Sitting at a sidewalk café at mid-day, I watched the people pass by – women striding along with an air of confidence and feminine ownership uncommon in the United States, and men somehow pulling off a sporty and masculine presence while donning “long” hair, and wearing sweaters casually tossed over bright polo shirts. Coming from conservative Alaska where dressing up meant putting on clean Carhartt pants and a jacket that didn’t tell of your last hunting trip, this was new territory. Since arriving in Mendoza, Argentina, there had been a series of firsts: the Castellano language, my host family, transportation options, my classes at the university, the weather, meal times, the siesta culture, and of course the food and drink. As part of a six-month study abroad program being offered through my college, the trip was living up to the promise of adventure hinged on higher education. Having grown up in rural Alaska, I was no stranger to adventure; however, this was Adventure-Chic, if you will. It stimulated all of my senses while inviting metacognitive thought where I privately waxed on in my journals about my place in the world, about unique cultural traditions, and about the social graces and norms particular to my new environment. One such social norm was the café culture.
In Argentina, meeting at a café with friends is as common and expected as going to work on a daily basis is in the United States.
Friendships are considered an essential piece of mental and emotional health, so it was no surprise to me that my new friends wanted to meet at a café after class to “hang-out and share a beer.” My first foray into café life was not so successful. I attempted it sola (alone) during siesta hours because I enjoyed how quiet the streets were before the city began to wake up again and sport an active night scene. After ordering “una ensalada de tomates” (a salad of quartered, deep red, Roma tomatoes with salt, olive oil, and fresh basil leaves), and “una botella de agua sin gas” (non-carbonated bottled water), the waiter politely suggested that I enjoy the salad with a glass of Mendocino wine instead….” to bring out the full flavor,” he added. I quickly acquiesced, more interested in showing the small group of onlookers that this “Yankee” did not need company to enjoy her meal – a sentiment that would change over the coming months as I slowly shed my mono-social lifestyle.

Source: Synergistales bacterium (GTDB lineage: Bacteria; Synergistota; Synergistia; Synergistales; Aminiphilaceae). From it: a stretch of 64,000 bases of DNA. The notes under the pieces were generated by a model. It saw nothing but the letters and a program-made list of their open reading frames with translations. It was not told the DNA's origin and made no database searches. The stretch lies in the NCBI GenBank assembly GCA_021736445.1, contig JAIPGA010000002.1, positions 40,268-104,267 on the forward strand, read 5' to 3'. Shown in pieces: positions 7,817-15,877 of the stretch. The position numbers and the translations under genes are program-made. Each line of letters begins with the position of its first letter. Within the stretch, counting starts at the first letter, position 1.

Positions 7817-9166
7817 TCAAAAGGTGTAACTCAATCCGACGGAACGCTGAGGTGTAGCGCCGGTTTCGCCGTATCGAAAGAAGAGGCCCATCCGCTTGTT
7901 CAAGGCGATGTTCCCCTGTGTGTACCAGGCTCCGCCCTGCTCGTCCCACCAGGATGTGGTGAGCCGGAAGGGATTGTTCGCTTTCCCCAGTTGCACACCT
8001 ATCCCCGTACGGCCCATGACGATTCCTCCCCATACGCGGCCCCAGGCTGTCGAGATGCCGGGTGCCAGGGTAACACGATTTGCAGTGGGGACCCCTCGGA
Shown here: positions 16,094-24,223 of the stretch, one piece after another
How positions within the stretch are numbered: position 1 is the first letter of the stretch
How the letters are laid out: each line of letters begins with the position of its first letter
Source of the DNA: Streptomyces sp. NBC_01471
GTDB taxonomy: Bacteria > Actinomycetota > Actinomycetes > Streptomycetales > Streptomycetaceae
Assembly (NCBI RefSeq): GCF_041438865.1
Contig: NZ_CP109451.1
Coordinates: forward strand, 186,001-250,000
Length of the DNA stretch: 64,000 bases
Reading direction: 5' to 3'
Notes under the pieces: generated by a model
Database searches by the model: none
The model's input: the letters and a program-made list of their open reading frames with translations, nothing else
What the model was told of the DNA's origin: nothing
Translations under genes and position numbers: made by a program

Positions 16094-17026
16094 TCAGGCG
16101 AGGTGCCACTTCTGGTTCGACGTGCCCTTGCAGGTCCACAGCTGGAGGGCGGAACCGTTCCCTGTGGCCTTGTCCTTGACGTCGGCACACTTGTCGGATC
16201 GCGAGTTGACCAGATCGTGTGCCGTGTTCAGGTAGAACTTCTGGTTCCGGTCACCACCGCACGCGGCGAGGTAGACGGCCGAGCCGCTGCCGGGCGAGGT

Subsequent attempts at café life went much more smoothly-primarily because I realized that, unlike Internet cafes and coffee houses back home that served as both tech-savvy hotspots and private respite-houses for the proud or edgy loner, it was a social affair and required more than myself.
So, greeting my Argentine friends with a kiss on the cheek (strangely not as difficult to adopt as other customs), I adeptly ordered a round of beers for the table. In the land of world-class wines (there are 1400 + wineries in the province of Mendoza alone) and mate (an Argentine herbal tea with a social culture all its own), I was surprised that a beer culture existed.
Perhaps, as part of the endearment process between Argentina and all things U.S., it had been adopted along with Levi jeans and Marlboro cigarettes. Whatever the reason, beer consumption was alive and well in this town, and I embraced it as part of my “acercamiento a la cultura argentina” (rapprochement with the Argentine culture).
Not being an avid beer-connoisseur, my choices in college were more influenced by cost and label than anything else.
It wasn’t until a trip to Germany during my graduate school program for my master’s degree did I learn to appreciate what beer should taste like. However, as a foreign college student in South America, I put my trust in the waiter to serve a beer worthy of our budding friendships, and he did not disappoint. The round arrived in cool, tall glasses, filled to the brim with a healthy head of foam. The waiter also served a large bowl of salted and shelled peanuts that I assumed were for eating along with the beer; however, I was quickly proven wrong as my friends nonchalantly dropped a handful of peanuts into their glasses, waiting for the salt to cut down the foam before drinking. Hiding my surprise with mimicry, I followed suit and gently added peanuts to my own beer, watching them slowly sink to the bottom of my glass. As someone who also avoids ice cream flavors like Rocky Road, I did not understand why anyone would want to chew their ice cream, let alone their beer. As the saying “When in Rome” goes, I found that not only did the salty peanuts add a nice, earthy taste to the beer, but vice versa as well – creating an alcoholic version of a peanut-butter finish that was quite delightful. Who knew?
As the conversation and laughter crept into the evening hours, I remembered that in Spanish the verb “tomar” (to take) is often used to describe consumption.